The legal services sector has gone through enormous changes over the last few decades. No-one in the sector can deny this. However, the most important factors that have affected these changes are arguably two-fold.
Firstly, The Legal Services Act 2007, the objectives of which were primarily to open up competition in the provision of legal services to the consumer while maintaining the Rule of Law.
Secondly, the virtual eradication of Legal Aid for consumers since 2013.
The effect of these two fundamental changes have caused chaos and confusion, not only within the court system, as a result of consumers unable to afford the fees of providers and thus representing themselves as litigants in person, but also in the mindset of the consumer.
The result of these two factors is the exponential increase in numbers of unregulated legal service operatives who are providing access to justice at a reasonable cost, be they paralegals or McKenzie friends.
Consequently, in June 2020, Professor Mayson produced his Independent Review of Legal Services Regulation in which he advocates a complete overhaul of the legal services framework by suggesting both short term and long term recommendations.
In essence, Professor Mayson overriding recommendation is that the whole of the legal services framework should be brought under one regulatory ‘roof’, ensuring that all providers of legal services, including those currently not covered by statutory regulation, should be registered and regulated to a larger or lesser extent, depending on the services they offer.
However, his review opens with some very interesting remarks as follows:
- A survey of ‘lawyers’ (which in this report appears to encompass anybody that falls within the scope of the current statutory regulation and Reserved Activities – e.g. solicitors, barristers, legal executives, etc.) indicated that only 20% of their work falls within the remit of the Reserved Activities.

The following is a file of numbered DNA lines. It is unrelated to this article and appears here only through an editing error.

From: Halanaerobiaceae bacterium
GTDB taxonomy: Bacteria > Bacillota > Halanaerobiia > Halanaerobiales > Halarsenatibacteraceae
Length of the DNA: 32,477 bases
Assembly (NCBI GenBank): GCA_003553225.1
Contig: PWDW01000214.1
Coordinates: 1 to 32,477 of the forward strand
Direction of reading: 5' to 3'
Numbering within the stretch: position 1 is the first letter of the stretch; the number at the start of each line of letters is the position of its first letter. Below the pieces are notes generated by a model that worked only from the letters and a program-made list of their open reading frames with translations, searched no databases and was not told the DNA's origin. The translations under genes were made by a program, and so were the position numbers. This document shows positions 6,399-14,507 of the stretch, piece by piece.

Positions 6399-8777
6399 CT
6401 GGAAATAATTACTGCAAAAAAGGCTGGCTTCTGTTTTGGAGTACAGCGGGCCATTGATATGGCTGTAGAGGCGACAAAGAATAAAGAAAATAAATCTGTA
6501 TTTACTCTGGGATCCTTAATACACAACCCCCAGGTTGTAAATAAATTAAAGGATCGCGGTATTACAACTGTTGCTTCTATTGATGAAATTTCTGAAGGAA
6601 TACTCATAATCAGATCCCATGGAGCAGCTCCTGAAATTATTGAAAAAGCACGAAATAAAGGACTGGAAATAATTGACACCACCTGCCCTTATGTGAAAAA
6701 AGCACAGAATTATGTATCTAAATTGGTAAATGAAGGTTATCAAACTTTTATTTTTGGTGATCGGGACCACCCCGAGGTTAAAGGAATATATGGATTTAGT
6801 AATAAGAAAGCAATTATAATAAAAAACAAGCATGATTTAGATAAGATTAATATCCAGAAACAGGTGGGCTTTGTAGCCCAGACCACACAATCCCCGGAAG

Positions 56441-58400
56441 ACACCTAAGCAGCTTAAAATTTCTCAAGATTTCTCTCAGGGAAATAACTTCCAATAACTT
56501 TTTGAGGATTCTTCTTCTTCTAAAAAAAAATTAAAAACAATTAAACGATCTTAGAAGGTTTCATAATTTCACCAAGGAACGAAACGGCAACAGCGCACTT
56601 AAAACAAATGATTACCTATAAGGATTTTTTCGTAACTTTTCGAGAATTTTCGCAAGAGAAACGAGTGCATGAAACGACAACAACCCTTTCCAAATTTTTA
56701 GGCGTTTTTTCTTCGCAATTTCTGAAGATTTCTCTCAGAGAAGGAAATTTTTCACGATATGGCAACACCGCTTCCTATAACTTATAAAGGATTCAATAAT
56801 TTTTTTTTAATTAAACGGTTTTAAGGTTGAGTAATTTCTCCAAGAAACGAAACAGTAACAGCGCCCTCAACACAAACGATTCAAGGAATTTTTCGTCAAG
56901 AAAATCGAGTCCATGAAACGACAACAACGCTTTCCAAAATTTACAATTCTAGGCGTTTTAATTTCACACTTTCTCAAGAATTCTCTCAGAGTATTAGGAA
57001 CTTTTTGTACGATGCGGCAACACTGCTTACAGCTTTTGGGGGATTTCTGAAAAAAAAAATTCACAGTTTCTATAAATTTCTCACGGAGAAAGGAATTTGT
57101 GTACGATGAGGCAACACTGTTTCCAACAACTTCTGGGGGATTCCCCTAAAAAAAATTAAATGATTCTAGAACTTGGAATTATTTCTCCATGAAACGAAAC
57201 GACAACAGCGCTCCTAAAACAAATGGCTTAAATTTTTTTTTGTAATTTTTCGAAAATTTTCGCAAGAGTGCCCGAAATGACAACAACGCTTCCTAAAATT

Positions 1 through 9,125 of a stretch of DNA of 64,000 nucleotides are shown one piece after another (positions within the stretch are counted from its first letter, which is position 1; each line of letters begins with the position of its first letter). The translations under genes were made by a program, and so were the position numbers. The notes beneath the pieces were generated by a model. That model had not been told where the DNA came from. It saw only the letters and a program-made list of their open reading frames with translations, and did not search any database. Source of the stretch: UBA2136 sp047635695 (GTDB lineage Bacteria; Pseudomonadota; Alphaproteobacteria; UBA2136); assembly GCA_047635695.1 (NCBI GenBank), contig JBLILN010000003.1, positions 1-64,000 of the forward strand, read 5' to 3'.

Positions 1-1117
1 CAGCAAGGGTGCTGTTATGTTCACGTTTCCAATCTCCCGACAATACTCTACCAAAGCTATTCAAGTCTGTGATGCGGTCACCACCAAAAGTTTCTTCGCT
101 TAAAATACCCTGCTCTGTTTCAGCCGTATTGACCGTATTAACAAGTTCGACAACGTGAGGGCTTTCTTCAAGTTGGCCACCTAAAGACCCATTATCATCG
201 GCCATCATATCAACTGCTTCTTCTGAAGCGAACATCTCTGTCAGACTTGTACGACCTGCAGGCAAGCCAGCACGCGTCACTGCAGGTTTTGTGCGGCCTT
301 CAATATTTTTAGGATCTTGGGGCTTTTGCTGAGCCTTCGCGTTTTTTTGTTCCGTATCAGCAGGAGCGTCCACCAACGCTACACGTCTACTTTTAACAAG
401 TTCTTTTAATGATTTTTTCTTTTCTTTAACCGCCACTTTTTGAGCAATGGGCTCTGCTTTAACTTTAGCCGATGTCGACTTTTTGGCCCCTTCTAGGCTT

- A YouGov survey of 30,000 people showed that 60% of people had a legal issue, but that only two-thirds of those actually received help and less than half of those receiving help did so from a regulated legal service.
- The current regulatory framework would appear to only be applicable to 10% of the individuals who require the help of legal services, leaving the other 90% to fend for themselves.
Within the review, Professor Mayson makes it clear that the vast majority of individuals and small businesses seek help from unregulated legal sources. Some can be family and friends, but others are the services provided by paralegals which are becoming highly sought after. However, it also leaves consumers vulnerable to unqualified, unregulated and unscrupulous people. The consequence of this is something that organisations such as NALP, as a professional body, has been seeking to address for more than 30 years via a self-regulatory approach and encouraging, through many avenues, those paralegals who have not yet taken the step to be part of a voluntary-regulatory professional membership body.
There is no aversion to paralegals being subject to additional statutory regulation, provided that this is proportionate and takes all prevailing factors into account.
In terms of the current legal services sector regulation, some changes would be welcome and even necessary. However, this writer is not convinced that Professor Mayson’s opinion that the benefit of the wholesale change he proposes would be worth the additional cost that would undoubtedly come with it. The concerns are that these costs would:
- Make the business models of some smaller providers and sole proprietors unviable, forcing them to close